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2B1 "Oka" ("Transformer") Mortar

Self-propelled mortar 2B1 "Oka" was developed in the middle of the 1950s simultaneously in two design bureaus: the artillery unit was engaged in Kolomenskoye SKV engineering, and the chassis "object 273" - KB of the Kirov plant in Leningrad. In total, the Kirov plant built four self-propelled units 2B1. The 420 mm mortar was intended for firing a 750-kilogram nuclear bomb at a distance of up to 45 kilometers. The origin of the name comes from the tributary Oka river in the Volga River.

The weight of the self-propelled gun was more than 55 tons, and the length of the smooth barrel was almost 20 meters. As the main weapon was a 420-mm smooth-bore mortar 2B2 in length of 47.5 calibers. Loading shells was carried out from the breech of the mortar with a crane (min. 750 kg), which adversely affected its rate of fire, only 1 shot in 5 minutes. The ammunition of the 2B1 Oka mortar contained only a nuclear warhead, which guaranteed at least one tactical nuclear strike in any circumstances. The vertical angle of the mortar was lying in the range from +50 to +75 degrees. In the vertical plane, the barrel moved due to the hydraulic system, while the horizontal guidance of the mortar was carried out in 2 stages: the initial rough adjustment of the entire installation and only after that the guidance on the target with the help of an electric drive.

During the march, the self-propelled mortar was driven only by the driver, while the rest of the crew (7 people) was transported separately on an armored personnel carrier or truck. In the front part of the machine's housing there was a MTO - engine-transmission compartment, in which a 12-cylinder liquid-cooled V-12-6B diesel engine equipped with a turbocharger system and developing a power of 750 hp was installed. There was also a mechanical planetary transmission, which was interlocked with a turning mechanism.

The power plant of the heavy machine was borrowed from the T-10 tank. The running gear of the machine, designed by KB of the Kirov plant, according to the GBTU classification, received the designation "Object 273". This chassis was maximally unified with SAU 2A3 and met the increased requirements imposed on the strength of the structure. On this chassis, a power plant was used from the Soviet heavy T-10 tank. The chassis of the self-propelled mortar "Oka" had 8 twin support rollers and 4 supporting rollers (on each side of the body), the rear wheel was a guide, the front wheel was the guide wheel. The steering wheels of the chassis had a hydraulic system lowering them in the fighting position on the ground.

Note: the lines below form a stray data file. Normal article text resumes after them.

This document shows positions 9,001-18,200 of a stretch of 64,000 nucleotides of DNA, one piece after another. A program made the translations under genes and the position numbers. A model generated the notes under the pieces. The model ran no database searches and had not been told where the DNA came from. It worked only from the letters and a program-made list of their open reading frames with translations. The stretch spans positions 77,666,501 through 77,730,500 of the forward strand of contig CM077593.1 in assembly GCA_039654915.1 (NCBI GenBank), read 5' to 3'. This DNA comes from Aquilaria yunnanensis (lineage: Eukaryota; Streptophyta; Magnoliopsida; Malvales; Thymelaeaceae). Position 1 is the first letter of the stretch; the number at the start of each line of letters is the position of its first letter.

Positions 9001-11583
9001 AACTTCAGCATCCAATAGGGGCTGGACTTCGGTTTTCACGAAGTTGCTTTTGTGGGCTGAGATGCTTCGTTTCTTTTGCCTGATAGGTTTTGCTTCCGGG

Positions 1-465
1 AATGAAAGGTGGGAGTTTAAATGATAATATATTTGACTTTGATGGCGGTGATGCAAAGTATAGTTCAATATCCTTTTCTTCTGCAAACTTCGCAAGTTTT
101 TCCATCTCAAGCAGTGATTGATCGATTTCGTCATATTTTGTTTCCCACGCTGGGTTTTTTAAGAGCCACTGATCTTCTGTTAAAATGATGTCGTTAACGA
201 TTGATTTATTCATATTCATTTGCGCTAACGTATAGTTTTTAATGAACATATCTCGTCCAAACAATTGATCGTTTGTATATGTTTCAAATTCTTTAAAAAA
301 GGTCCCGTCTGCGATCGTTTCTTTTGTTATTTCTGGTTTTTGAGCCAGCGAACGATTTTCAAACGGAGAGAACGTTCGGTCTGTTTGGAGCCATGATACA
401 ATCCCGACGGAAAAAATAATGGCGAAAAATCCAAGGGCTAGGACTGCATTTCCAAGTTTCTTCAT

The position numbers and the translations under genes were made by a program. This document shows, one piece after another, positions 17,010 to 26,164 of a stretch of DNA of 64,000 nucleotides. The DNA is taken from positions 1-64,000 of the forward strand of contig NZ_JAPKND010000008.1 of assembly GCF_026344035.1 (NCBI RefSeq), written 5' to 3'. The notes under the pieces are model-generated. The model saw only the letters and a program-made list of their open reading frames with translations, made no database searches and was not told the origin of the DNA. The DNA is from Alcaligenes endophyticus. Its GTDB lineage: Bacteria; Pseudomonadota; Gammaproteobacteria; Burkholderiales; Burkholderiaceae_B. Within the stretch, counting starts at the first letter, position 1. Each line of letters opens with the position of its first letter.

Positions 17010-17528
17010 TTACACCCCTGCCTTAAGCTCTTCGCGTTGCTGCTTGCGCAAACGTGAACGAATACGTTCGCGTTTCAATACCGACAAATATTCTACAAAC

Suspension of the chassis was torsion beam with hydraulic shock absorbers, which were able to absorb a significant part of the recoil energy at the moment of a mortar shot. However, this was not enough. There was also a lack of anti-recoil spades ["chopping devices"] on the mortar. For this reason, when firing a 420 mm mortar, the mortar drove away on the tracks back to a distance of 5 meters. Because of the difficulty of loading the winged shell from the breech, the rate of fire of the gun did not exceed 1 shot in 5 minutes. In the marching position, the self-propelled mortar was operated only by the driver-mechanic-the rest of the crew was carried by a truck or armored personnel carrier.

On November 7, 1957, at the military parade in Moscow, the Oka was first shown to the international public together with a 406 mm self-propelled gun on the same chassis. The demonstration of these huge guns made a furor among foreign journalists and domestic inhabitants. Some foreign experts expressed the opinion that the artillery shown on Red Square is just a sham designed for an intimidating effect. They were not far from the truth.

During mortar tests, when conventional ammunition was fired, there were various breakages. During the tests, it was noted that when firing ordinary mines can not withstand sloths, the gearbox was torn from its place, there were destruction of the chassis structure, and there were other breakages and shortcomings. The completion of the self-propelled mortar 2B1 "Oka" was going on until 1960, when the Council of Ministers issued a decree on stopping work on this project and the self-propelled gun 2A3.

In the 1990s, a prototype vehicle was exhibited at the the St. Petersburg Artillery Museum. All who would be at the artillery museum in St. Petersburg, probably surprised by the size of the self-propelled mortar 2B1 "Oka", which is one of the most interesting exhibits of the exposition. Despite the failure with the Oka mortar, Soviet designers were able to use all the accumulated experience, including negative, in the design of similar artillery systems in the future. That, in turn, allowed them to reach a qualitatively new level of designing various self-propelled artillery systems.



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